Arizona Amphibole Asbestos Induces Autoimmunity and Fibrosis in Mice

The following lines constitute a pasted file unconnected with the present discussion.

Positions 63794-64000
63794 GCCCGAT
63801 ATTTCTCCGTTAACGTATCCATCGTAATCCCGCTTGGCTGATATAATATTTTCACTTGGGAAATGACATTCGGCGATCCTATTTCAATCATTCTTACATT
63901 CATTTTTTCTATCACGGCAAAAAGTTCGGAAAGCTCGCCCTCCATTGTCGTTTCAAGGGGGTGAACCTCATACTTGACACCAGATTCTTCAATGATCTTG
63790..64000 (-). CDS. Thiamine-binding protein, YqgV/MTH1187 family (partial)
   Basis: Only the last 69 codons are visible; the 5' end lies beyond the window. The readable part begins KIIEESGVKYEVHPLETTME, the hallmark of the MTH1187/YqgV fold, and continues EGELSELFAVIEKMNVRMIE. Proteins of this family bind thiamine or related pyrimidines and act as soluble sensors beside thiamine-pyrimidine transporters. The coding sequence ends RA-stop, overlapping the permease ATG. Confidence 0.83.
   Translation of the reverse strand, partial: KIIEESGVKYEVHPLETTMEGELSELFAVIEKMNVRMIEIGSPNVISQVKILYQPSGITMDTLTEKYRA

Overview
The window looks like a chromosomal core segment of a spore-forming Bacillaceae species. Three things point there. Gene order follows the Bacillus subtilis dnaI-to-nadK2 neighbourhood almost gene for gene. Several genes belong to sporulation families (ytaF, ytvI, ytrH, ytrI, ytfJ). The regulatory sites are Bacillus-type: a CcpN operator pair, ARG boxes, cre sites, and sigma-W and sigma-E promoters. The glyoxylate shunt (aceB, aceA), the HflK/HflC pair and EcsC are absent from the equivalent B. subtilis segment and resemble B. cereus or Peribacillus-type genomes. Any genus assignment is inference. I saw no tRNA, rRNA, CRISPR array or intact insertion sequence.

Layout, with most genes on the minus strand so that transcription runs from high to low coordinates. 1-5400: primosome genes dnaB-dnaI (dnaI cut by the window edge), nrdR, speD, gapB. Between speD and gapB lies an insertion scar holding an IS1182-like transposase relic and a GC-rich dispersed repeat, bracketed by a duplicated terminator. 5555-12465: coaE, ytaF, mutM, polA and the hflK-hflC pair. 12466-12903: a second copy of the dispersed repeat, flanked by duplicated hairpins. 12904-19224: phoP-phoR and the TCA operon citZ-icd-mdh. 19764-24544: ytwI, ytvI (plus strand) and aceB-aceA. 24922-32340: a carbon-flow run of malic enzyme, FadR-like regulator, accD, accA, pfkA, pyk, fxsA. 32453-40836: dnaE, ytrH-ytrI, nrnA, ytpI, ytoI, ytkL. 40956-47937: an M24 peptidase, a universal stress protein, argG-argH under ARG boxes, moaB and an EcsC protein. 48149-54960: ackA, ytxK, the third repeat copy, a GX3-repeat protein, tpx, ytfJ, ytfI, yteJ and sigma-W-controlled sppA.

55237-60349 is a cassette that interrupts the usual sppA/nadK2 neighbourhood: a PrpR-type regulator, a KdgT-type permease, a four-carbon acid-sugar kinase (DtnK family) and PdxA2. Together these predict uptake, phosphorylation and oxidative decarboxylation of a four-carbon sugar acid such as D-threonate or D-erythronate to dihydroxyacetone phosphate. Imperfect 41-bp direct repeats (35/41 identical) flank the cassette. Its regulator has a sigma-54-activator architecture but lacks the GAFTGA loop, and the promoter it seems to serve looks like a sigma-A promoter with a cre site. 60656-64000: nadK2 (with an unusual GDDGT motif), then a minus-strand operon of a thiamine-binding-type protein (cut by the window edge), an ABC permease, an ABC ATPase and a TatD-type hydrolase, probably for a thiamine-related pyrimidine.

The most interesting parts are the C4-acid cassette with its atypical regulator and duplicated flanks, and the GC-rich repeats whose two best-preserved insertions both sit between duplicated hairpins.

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Asbestos is a well-known carcinogen that contributes to autoimmunity and other health consequences. Libby Amphibole (LA) asbestos was a contaminant of vermiculite mined near Libby MT for decades, leading to asbestos diseases not only in mine workers, but in the entire community. Amphibole asbestos fibers in Arizona (AzA) have recently been discovered, but their health impact is unknown. The goal of this study was to determine whether these environmental fibers induce autoimmune and fibrotic responses at a very low dosage. Seven months after exposure, blood, urine and lungs were collected from mice. Serum was used to determine autoantibody (ANA) levels and T helper cytokine responses. Urine was used to measure protein excretion, suggesting kidney involvement. Results revealed ANA levels were statistically significant with positive results with AzA. Also, all three Th-17 cytokines were shown to have increased levels in treated mice that were statistically significant above controls. Urine analysis indicated significant amounts of excreted proteins by treated mice. Using the right lungs, a Total Collagen Assay was performed to determine the presence of fibrosis. The results determined a statistically significant increase in treated mice. Therefore, our results show that the AzA poses a serious health risk, even in small doses.